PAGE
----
The Missouri Department of Conservation is set to launch a new canine unit through its Protection Branch this summer. The new unit, consisting of five dogs and their conservation agent-handlers, will be stationed around the state and used as necessary to work throughout Missouri.
According to MDC, the capabilities of canines are extensive in conservation-related work, but common uses include tracking, evidence recovery, search and rescue, wildlife detection, and public outreach programs. Another rapidly growing use of canines is in the field of endangered and invasive species. There are currently 36 other states using dogs in their conservation efforts.
“Canine programs have been successfully used by conservation agencies since the late 1970s,” said MDC Protection Deputy Chief Dean Harre. “The implementation of this canine program will help continue MDC’s mission of protecting Missouri’s fish, forest, and wildlife resources.”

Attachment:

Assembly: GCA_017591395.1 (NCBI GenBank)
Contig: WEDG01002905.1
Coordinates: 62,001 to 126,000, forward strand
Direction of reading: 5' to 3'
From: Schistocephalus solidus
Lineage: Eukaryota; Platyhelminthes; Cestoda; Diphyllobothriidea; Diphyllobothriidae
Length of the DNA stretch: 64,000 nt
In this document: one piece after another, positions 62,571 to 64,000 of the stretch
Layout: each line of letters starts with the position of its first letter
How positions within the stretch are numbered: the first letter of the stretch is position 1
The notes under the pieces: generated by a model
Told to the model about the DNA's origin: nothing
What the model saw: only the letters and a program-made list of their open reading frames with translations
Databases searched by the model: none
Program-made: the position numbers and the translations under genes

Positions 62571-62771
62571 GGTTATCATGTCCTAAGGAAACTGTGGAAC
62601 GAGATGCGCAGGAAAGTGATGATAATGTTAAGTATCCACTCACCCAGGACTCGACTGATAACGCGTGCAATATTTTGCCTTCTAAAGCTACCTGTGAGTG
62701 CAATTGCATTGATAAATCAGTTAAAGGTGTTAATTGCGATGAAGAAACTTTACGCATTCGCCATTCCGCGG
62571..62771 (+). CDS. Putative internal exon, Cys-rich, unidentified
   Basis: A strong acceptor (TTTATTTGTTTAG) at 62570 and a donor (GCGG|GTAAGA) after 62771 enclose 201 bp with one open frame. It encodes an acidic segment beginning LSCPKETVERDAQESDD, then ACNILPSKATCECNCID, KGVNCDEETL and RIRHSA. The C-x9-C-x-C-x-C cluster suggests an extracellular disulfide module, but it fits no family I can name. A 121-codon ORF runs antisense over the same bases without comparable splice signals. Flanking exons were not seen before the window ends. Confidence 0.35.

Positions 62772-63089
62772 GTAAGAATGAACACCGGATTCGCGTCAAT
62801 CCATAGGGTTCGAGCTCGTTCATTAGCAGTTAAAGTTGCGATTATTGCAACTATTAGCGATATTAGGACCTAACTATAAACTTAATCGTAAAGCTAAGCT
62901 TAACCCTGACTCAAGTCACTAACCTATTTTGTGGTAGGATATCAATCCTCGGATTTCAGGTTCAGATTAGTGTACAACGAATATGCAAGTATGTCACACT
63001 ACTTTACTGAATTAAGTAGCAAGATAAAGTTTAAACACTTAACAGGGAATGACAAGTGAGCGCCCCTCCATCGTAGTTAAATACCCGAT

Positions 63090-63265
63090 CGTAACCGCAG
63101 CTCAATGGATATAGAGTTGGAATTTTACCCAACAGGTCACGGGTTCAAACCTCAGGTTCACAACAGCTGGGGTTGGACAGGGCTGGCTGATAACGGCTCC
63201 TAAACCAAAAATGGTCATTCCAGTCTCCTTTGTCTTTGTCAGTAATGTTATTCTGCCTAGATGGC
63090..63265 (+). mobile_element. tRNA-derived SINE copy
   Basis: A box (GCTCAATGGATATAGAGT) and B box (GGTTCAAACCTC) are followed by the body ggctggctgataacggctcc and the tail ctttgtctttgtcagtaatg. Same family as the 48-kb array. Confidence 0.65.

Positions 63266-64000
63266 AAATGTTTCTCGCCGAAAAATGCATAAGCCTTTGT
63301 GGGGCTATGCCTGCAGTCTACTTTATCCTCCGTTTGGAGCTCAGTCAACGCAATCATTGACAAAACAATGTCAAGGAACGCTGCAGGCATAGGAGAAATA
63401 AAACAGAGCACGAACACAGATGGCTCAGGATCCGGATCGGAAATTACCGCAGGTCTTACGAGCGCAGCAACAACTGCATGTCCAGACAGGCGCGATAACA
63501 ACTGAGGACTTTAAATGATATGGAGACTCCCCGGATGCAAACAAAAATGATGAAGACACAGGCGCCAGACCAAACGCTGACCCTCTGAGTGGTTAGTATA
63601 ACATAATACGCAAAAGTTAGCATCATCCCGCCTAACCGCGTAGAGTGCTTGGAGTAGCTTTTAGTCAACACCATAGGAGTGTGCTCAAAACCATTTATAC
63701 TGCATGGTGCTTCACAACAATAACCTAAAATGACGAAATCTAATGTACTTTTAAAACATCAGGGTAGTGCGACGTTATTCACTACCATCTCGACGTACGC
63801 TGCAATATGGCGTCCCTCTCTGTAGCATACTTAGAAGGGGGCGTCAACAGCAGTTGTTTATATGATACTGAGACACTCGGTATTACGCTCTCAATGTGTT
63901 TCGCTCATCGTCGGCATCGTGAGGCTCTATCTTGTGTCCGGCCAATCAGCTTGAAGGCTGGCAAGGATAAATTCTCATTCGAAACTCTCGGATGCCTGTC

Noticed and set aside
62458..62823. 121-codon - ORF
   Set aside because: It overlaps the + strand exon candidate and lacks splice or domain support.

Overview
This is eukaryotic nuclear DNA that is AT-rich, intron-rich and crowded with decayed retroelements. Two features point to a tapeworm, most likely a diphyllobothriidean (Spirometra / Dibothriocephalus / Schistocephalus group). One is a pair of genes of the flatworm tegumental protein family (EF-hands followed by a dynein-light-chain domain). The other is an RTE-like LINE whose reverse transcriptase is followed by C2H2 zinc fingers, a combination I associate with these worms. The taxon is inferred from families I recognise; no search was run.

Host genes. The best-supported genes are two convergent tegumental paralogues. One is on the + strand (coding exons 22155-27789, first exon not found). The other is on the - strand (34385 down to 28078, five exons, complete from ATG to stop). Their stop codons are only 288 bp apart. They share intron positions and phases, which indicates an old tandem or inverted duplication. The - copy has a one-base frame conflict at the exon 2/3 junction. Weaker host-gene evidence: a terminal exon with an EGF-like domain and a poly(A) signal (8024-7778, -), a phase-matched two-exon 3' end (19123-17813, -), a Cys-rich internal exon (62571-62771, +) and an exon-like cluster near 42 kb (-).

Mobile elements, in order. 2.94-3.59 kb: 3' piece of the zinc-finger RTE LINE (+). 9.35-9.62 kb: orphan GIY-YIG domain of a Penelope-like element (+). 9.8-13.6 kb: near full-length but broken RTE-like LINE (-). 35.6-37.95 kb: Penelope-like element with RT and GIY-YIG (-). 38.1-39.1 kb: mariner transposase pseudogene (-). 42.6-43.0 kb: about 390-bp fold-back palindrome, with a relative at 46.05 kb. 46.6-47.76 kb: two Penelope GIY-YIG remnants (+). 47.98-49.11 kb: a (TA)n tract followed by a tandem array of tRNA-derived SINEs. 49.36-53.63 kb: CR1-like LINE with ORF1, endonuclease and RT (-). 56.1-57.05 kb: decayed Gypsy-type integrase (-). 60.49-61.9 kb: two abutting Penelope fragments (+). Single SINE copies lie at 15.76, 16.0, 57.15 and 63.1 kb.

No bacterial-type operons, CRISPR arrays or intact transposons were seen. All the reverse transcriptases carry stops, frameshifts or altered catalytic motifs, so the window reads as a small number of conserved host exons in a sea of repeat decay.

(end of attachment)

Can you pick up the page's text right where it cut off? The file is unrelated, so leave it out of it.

Retriever-style dog breeds were specifically purchased for the MDC program, consisting of three Labrador Retrievers and two German Shorthaired Pointers. The dogs will be used for a variety of enforcement investigations, such as evidence recovery and wildlife trafficking. They will also be used in public outreach programs at fairs and schools.
The approved conservation agent-handlers and canines are:
- Cpl. Susan Swem and Lab, Astro, stationed in the southwest region;
- Cpl. Justin Pyburn and Lab, Korra, stationed in the Kansas City region;
- Cpl. Agent Caleb Pryor and Pointer, Zara, stationed in the northwest region;
- Cpl. Don Clever and Lab, Penny, stationed in the northeast region; and
- Cpl. Alan Lamb and Pointer, Tex, stationed in the southeast region.
MDC has partnered with the Indiana Department of Natural Resources, which has its own canine training program, to provide certified canine training services. The canine handlers and their partners initiated a rigorous nine-week training program with Indiana DNR in February and graduated from the program on May 14.